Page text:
Identifying Correlates of Brain Microglial Activation in Neuropsychiatric Syndromes: A Dimensional Approach

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  • sponsor
    The University of Texas Health Science Center, Houston
Updated on 19 September 2021


The purpose of this research is to determine whether there is more extensive inflammation in the brain of people with clinical evidence of neuropsychiatric syndromes, such as mood disorder, chronic pain syndrome, dementia, traumatic brain injury, or substance abuse. The research will also explore whether there is more inflammation in patients with more neuropsychiatric symptoms. Inflammation in the brain will identified by using Positron Emission Tomography (PET) with the radiotracer [11C]PBR-28.


This study will explore whether brain microglial activation (which leads to an inflammatory response) is more extensive in individuals with clinical evidence of neuropsychiatric syndromes and whether the extent of microglial activation is proportional to the extent of neuropsychiatric symptoms.

More specifically, the hypothesis is that:

  1. Brain microglial activation is more substantial in the presence of neuropsychiatric illness, and the extent of brain microglial activation is proportional to severity of phenotypic presentation of neuropsychiatric illness (i.e. depression, cognitive impairment, fatigue, etc.) in a given patient.
  2. Specific brain regions where enhanced microglial activation is present underlie a portion of phenotypic variance in neuropsychiatric patients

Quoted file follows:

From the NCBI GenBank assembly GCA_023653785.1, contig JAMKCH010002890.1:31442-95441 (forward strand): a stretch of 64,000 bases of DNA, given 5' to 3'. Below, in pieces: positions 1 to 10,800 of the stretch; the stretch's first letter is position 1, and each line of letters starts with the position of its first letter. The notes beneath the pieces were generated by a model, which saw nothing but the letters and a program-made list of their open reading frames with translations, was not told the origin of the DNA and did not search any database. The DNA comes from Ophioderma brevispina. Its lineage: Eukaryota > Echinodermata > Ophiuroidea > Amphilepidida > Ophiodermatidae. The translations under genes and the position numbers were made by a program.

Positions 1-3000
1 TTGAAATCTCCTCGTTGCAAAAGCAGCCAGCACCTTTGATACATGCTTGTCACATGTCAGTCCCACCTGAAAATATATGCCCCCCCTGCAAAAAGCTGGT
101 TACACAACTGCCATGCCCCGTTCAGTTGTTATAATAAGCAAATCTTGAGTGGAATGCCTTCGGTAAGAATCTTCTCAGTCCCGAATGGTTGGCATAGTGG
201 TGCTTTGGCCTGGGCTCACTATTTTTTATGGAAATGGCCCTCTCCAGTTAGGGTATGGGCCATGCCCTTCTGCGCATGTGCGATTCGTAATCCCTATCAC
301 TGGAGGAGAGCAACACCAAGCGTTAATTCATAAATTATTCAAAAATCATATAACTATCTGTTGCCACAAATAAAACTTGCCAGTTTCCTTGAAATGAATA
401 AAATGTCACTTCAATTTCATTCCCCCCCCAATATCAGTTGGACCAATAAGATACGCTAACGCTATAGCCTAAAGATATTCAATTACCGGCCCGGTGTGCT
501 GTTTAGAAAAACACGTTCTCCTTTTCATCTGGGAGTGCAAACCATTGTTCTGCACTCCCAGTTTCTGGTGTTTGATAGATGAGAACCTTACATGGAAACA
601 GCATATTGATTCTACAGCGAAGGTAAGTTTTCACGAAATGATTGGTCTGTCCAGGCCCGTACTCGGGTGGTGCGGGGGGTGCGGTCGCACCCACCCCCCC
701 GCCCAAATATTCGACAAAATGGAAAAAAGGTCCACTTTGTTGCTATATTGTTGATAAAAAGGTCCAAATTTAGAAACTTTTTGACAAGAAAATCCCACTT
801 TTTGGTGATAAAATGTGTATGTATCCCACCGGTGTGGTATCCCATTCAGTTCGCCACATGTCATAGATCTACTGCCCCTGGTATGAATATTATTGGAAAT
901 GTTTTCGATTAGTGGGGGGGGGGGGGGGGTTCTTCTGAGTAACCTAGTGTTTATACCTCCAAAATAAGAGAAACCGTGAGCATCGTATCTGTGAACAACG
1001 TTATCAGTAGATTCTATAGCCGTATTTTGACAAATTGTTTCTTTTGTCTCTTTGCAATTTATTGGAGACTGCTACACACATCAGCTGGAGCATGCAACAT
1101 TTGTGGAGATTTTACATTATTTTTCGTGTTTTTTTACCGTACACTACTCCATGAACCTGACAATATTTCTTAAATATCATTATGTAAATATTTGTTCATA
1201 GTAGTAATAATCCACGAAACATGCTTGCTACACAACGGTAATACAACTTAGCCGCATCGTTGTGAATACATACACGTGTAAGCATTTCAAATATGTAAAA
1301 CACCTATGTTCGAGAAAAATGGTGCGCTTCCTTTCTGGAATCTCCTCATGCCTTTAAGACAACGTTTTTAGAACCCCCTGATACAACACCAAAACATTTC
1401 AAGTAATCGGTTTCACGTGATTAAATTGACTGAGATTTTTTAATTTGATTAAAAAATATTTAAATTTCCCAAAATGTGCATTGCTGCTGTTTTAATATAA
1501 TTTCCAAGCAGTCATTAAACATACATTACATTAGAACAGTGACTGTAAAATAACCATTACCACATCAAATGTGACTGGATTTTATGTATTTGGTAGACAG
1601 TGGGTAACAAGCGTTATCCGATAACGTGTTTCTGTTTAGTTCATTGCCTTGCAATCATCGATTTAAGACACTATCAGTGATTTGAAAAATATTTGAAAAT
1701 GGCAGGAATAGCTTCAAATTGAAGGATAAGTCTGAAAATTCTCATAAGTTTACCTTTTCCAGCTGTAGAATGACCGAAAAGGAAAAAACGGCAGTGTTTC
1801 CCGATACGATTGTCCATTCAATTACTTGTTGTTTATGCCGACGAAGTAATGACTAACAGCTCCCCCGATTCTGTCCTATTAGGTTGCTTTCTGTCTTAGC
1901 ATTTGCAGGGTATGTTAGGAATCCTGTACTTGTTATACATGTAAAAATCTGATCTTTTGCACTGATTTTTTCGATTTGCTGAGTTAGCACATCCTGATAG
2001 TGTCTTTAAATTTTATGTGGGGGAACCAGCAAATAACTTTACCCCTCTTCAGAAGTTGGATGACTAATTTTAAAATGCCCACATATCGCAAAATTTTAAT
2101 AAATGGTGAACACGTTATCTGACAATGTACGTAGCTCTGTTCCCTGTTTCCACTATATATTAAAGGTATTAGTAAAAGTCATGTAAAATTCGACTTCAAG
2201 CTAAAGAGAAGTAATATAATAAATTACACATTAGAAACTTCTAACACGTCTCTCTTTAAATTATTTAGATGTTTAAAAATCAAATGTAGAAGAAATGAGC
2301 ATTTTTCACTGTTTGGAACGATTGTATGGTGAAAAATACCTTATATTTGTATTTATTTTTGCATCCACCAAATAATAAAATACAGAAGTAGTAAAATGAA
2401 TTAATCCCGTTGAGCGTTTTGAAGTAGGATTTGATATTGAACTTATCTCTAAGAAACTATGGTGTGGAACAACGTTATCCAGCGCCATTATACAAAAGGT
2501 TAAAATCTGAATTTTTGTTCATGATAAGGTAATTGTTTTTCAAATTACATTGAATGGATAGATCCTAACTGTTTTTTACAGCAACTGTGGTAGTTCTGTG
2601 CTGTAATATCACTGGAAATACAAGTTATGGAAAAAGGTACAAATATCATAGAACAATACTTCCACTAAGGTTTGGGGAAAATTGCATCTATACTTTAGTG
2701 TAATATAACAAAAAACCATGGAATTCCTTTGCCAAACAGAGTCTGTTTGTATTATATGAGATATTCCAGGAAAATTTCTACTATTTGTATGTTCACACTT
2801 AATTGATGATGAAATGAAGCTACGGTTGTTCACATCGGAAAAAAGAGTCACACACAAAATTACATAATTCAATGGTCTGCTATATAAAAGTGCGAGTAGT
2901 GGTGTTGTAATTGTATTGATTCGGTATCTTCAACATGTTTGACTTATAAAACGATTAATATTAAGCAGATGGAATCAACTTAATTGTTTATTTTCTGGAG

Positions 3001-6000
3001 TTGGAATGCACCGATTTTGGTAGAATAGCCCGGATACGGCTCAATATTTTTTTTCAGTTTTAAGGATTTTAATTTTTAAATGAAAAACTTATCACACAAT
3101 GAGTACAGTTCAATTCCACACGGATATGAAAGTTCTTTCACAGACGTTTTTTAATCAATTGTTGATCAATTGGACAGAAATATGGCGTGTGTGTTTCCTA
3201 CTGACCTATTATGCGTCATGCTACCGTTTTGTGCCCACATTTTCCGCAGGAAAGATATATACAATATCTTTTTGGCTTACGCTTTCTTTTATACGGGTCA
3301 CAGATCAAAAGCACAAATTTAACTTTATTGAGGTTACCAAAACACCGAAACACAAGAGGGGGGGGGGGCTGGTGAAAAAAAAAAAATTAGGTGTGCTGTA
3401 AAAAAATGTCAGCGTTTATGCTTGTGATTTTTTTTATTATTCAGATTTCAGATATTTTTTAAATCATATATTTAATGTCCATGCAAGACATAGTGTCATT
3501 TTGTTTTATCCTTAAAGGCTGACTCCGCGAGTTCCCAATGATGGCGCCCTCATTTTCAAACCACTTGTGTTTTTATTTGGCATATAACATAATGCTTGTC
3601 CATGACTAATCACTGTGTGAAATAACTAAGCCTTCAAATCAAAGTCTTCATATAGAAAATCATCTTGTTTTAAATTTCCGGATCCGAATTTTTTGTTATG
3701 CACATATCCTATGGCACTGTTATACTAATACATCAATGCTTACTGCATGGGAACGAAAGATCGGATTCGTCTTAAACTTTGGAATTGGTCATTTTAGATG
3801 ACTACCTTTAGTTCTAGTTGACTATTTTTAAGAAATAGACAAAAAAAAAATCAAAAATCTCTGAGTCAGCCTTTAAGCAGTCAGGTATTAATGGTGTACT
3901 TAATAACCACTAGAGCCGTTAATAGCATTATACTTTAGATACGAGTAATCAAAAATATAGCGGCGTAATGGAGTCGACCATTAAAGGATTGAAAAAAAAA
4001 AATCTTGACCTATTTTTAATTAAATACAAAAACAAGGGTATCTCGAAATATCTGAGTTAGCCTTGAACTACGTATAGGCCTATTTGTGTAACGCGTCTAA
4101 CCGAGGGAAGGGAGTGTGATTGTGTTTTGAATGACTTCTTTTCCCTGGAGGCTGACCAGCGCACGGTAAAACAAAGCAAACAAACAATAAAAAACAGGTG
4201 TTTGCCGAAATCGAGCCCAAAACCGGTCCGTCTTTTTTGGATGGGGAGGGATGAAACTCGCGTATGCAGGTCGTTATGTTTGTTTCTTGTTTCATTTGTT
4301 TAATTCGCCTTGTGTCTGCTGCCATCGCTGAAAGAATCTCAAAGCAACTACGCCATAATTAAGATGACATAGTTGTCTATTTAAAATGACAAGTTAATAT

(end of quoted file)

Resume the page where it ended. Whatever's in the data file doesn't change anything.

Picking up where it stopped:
3. Combinations of neuropsychiatric phenotypes rather than specific differences in immune mechanisms underlie the contribution of central immune activation to a specific neuropsychiatric diagnosis.

The following measures will be obtained:

  1. microglial activation as quantified by PET using the radiotracer [11C]PBR-28. ([11C]PBR-28 specifically binds translocator protein (TSPO), which is associated with microglial activation and can thus serve as an in vivo biomarker of microglial activation and neuroinflammation. TSPO is also called the peripheral benzodiazepine receptor (PBR))
  2. dimension of specific neuropsychiatric symptoms (Hamilton Depression Rating Scale (HDRS), Montreal Cognitive Assessment (MoCA), Positive and Negative Affect Schedule (PANAS))
  3. presence/absence of a specific neuropsychiatric diagnosis (Dementing Illnesses, Traumatic Brain Injury, Major Depression, Bipolar Disorder, Pain Syndromes, Other Affective Disorders, etc.)

Using the above measures, correlations (and brain regional correlations) between the extent of microglial activation and the presence of a dimension of neuropsychiatric symptoms will be tested for. Following this, the presence of microglial activation (and brain regional microglial activation) 1) between healthy control volunteers and volunteers with neuropsychiatric syndromes and 2) between the various neuropsychiatric syndromes/diagnoses will be tested for.

Condition Neuropsychiatric Syndromes
Treatment PET with radiotracer [11C]PBR-28, Affective challenge
Clinical Study IdentifierNCT03705715
SponsorThe University of Texas Health Science Center, Houston
Last Modified on19 September 2021

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